Evidence and policy findings

This stream generates evidence on the implications of law, from the transnational to the national level, on the lives of particular groups of people who hold, practice and perform sexualities that are marginalised. 

To this end, we have worked with partners across the world to compile a series of seven Legal Case Studies in Nepal, Uganda, South Africa, Cambodia, Egypt and Vietnam. 

Each case study identifies a specific national law or legal process and, through engaging with key partners in each country, outlines the implications of this legislation on the lives of people marginalised on the basis of their sexual orientation and gender identity.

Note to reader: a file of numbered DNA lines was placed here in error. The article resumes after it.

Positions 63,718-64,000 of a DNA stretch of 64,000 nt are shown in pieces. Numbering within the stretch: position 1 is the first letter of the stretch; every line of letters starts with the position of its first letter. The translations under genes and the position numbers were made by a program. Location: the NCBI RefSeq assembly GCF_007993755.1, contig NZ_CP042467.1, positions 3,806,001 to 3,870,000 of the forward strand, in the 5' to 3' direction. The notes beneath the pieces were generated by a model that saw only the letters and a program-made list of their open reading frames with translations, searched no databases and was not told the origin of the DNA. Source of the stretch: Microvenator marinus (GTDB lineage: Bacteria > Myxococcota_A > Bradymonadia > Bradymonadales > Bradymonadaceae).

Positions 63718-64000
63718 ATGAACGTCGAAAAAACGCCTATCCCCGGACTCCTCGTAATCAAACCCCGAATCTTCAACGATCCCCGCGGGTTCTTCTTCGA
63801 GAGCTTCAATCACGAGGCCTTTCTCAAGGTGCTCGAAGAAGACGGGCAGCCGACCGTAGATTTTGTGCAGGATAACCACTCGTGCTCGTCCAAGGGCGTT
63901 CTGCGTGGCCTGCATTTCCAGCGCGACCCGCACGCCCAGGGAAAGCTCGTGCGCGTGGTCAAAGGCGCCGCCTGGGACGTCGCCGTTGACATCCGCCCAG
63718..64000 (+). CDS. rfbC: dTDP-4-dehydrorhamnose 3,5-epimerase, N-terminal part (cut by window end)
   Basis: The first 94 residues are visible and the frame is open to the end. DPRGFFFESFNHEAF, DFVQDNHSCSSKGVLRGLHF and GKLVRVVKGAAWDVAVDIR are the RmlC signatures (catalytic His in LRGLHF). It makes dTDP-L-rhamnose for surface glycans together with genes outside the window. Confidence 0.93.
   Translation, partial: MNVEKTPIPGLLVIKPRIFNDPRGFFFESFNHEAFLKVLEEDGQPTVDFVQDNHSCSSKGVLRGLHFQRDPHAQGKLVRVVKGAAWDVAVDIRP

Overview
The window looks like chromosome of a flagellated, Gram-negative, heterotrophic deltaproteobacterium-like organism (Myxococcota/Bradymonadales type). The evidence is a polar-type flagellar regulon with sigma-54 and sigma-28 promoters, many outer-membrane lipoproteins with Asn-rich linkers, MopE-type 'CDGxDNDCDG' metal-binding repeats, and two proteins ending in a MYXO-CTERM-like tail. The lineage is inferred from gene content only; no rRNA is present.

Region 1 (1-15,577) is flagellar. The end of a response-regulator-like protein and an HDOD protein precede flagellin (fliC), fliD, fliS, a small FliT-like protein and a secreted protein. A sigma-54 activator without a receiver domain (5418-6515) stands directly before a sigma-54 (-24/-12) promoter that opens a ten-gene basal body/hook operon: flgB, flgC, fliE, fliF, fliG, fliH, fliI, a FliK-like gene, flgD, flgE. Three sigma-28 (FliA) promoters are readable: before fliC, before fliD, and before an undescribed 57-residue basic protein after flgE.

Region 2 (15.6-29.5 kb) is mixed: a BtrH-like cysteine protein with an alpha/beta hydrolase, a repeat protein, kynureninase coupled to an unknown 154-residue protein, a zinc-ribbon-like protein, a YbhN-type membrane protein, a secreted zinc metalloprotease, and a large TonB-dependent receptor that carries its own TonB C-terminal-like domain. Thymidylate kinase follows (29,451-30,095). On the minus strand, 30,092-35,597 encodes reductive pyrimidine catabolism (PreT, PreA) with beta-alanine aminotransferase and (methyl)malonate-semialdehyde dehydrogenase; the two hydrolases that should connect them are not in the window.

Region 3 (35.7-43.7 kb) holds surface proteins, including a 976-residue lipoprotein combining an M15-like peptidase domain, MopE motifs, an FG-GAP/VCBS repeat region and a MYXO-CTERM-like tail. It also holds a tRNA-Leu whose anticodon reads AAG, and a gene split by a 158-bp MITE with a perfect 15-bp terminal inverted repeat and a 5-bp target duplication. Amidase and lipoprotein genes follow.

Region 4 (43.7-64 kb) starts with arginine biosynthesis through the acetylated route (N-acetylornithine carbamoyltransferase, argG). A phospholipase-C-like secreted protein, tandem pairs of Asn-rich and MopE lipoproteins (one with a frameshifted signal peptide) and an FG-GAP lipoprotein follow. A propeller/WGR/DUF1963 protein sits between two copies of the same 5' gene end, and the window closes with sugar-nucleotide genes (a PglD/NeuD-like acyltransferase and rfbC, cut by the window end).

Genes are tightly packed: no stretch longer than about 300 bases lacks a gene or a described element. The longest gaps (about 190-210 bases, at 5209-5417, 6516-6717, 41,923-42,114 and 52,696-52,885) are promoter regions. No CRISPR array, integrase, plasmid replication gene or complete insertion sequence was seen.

• Sex Workers, Empowerment and Poverty Alleviation in Ethiopia

    • Although the criminal law against adult sex work is not enforced, it does exacerbate poverty by depriving sex workers of the civil rights and access to services they need. 
    • To remove structural determinants of poverty the law should be removed to make way for sex workers to claim rights under labour and other administrative legal provisions and to benefit from antidiscrimination and other human rights law. 
    • The inclusion of sex workers in Ethiopia’s Social Protection Policy should be recognised and applauded. 
    • All adult women born in Ethiopia who sell sex so should be able obtain an ID card regardless of their location, background or other status.
  • Gender, Sexuality and Social Justice: What's Law Got to Do with It?

    • Edited Collection from an international symposium organised by the Sexuality, Poverty and Law programme. Many of those involved in this publication are directly involved in and affected by the issues to which the Edited Collection’s title speaks.